Dear VCs, There’s Something You Need To Know About Raising Funds This Year
Originally posted on April 27, 2016 in TechCrunch
Times are changing. Startups and VCs are facing tougher times, layoffs, down rounds and eroding valuations. However, already a record amount of money has gone into U.S. venture funds this year. As an LP (a limited partner, which is an investor in venture funds), am I seeing something others aren’t? Or am I just nuts?
I don’t think I’m nuts, but admittedly I may be a little biased. What I think we see shaping up is a year of “the haves and the have-nots.” I believe the first quarter of 2016 was a classic example of what happens when there is uncertainty in the overall market.
Experienced venture fund managers with existing LPs all fundraise at the same time, and LPs prioritize established managers and wait to work with newer, smaller funds later in the year.
Experience is invaluable
For example, of the 57 funds that closed last quarter, the gross majority of the money ended up in the hands of experienced managers like Accel, Battery, Founders Fund,General Catalyst, Index and Union Square Ventures. Moreover, the percentage of sub-$100 million funds dropped from 65 percent to 54 percent, which is the lowest it’s been since 2007. Also, funds greater than $500 million are disproportionately represented at 16 percent of all funds raised in Q1 2016, versus an annual Q1 average since Q1 2015 of closer to 10 percent.
Both VCs and LPs understand the value of having capital to invest at lower valuations. Further, the funds that have raised to date have strong market positions, track records and, in many cases, realized returns and experience weathering downturns. Obviously these are all factors LPs value, especially in an uncertain market like the one we face today.
The ugly denominator effect
With the bleak outlook, why are all the funds in the market? Well, some are raising based on their firms’ typical fundraising cycle, and others have accelerated their fundraising timeline to get ahead of any potential “denominator effect” — basically where a continued decline in the market affects LPs’ ability to invest.
LPs that invest in both public and private sectors often determine how much to allocate toward venture capital as a percentage of total assets; and the amount that gets invested in venture decreases if the value of their public assets decreases. As a result, venture funds that try to raise later might face the hard truth that money has dried up.
With the boom times calming down, knowing how your fund and your portfolio companies plan to navigate through this change is critical.
Based on the market activity in January and February, the ugly denominator effect appeared to be an impending inevitability. Although the market has rebounded, and the denominator fears dissipated, the net result of the stampede to fundraise early in the year could leave those funds yet to raise wondering if there’s any money left.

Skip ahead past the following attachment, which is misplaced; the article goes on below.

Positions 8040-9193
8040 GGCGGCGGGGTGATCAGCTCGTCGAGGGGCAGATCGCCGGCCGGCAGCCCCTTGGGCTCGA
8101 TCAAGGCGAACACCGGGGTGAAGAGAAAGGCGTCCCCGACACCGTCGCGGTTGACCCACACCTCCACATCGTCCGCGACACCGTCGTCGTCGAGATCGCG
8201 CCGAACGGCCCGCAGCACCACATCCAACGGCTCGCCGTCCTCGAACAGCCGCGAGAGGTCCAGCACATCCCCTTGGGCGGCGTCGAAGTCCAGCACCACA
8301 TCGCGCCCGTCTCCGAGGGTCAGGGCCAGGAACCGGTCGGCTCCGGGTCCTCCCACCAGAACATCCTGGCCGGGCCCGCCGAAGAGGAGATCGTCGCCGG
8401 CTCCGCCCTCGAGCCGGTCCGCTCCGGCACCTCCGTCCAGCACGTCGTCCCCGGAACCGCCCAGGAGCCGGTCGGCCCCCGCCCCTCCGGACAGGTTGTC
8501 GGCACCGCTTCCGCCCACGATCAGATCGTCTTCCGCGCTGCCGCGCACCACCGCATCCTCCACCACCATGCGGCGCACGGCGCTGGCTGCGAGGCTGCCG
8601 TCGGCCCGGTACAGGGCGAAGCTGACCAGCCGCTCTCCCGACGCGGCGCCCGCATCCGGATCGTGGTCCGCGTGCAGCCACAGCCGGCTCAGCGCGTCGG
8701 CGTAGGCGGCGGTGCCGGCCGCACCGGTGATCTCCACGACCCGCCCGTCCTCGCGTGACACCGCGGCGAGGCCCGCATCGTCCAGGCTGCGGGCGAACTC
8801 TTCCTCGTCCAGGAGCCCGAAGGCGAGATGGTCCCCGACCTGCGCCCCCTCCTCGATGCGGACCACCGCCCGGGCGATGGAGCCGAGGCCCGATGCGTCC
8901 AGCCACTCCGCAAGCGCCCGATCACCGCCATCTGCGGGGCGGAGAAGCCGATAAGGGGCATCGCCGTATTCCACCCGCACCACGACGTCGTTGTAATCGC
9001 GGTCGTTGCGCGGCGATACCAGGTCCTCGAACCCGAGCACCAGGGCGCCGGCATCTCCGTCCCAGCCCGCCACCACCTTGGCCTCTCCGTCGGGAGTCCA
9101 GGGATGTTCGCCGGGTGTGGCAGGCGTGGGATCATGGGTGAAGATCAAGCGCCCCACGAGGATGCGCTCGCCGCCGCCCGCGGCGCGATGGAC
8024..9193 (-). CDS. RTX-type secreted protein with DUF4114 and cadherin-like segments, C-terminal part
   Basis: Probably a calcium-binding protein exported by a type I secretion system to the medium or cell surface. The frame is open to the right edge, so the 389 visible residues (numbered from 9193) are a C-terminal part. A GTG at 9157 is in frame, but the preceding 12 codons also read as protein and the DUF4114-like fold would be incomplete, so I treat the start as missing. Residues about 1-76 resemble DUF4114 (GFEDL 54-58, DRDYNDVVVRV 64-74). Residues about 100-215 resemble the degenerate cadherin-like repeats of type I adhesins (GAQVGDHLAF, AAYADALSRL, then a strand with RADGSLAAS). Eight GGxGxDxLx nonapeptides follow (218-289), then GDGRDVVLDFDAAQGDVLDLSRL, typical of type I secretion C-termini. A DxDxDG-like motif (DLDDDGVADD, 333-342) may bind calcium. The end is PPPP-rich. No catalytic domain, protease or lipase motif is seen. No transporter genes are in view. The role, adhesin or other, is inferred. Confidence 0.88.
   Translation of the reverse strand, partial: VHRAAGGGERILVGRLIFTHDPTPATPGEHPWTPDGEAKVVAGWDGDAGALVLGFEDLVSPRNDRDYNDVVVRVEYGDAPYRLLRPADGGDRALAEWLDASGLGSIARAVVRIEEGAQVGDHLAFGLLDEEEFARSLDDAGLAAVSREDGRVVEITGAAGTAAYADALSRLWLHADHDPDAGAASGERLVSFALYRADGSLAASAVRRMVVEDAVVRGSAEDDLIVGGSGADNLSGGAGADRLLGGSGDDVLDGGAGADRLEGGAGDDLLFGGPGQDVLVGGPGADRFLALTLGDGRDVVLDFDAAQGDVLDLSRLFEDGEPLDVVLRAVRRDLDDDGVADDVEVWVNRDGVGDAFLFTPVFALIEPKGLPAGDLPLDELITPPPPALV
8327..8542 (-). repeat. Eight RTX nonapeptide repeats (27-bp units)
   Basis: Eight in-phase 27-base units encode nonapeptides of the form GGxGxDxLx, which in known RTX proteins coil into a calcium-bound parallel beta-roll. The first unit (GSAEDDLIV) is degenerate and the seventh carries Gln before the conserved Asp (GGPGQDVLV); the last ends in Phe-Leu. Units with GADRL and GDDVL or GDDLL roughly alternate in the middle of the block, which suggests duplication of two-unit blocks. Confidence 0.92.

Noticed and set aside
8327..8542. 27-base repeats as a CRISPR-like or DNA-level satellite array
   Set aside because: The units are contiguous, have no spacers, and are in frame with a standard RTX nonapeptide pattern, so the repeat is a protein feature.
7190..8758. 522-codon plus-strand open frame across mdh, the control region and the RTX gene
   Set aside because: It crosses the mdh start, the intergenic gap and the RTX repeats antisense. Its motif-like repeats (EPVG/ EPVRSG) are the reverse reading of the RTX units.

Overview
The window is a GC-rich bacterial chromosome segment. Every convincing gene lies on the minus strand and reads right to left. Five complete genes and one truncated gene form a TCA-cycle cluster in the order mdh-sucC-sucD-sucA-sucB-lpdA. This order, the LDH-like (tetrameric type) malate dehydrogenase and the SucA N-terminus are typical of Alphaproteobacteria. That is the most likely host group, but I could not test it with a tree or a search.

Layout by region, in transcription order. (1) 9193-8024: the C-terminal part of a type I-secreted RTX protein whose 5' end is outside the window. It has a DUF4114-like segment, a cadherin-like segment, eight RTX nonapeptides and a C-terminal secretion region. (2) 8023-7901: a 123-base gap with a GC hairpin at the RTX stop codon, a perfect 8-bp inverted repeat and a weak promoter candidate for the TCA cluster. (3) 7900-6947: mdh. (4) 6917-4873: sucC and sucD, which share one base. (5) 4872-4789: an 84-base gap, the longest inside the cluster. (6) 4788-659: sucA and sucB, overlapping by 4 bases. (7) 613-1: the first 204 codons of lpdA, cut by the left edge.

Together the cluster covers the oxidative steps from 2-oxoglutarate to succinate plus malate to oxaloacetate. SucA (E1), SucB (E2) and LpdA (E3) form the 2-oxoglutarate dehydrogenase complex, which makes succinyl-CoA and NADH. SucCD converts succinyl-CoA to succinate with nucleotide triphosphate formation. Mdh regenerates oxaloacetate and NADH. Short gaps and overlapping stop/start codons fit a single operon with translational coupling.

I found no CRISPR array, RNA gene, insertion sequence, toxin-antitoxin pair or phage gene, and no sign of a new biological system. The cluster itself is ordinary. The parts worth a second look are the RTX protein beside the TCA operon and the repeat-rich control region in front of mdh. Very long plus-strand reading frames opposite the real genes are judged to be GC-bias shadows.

Beat the odds
The good news for you is that LPs with a dedicated venture program understand that smart investing requires investing in up and down markets alike — and allocate capital accordingly. As Alex Mittal of FundersClub noted in his recent blog post, great companies get founded in downturns as well as bull markets.
The same is true of venture funds. Andreessen Horowitz’ first fund was raised in 2009, and Lowercase Capital’s famous first fund in 2010 — both years when venture fundraising was under extreme pressure. Money from LPs dedicated to venture will still be there and notably, strong emerging managers can be “haves” alongside established managers. This is true even in uncertain markets.
Here are a few things I recommend to attract LPs and improve your odds of raising:
- Give advance notice: For any of you who plan on fundraising this year and haven’t told your LPs, do so now. We need the heads-up to plan for the upcoming year.
- Prep for diligence: Expect LPs to want to understand what is driving the underlying performance of your individual portfolio companies. We’ll ask you what your unrealized valuations are based on. Where do the revenues of your portfolio companies come from? Is it based on other startups that might get caught sideways trying to fundraise, or from companies that will still be able to pay their bills if the market dips? We want to know how you’re thinking about the next few years. With the boom times calming down, knowing how your fund and your portfolio companies plan to navigate through this change is critical.
- Leverage your LPs: If you have existing LPs, ask them for intros and to give you market feedback. Ask them what they are hearing from other LPs and who is actively allocating to new managers.
- Be patient: Can you slow your roll and fundraise in 2017? For funds still establishing track records, consider using 2016 to develop your portfolio companies, help them to raise their next rounds, and wait to fundraise yourself until early next year.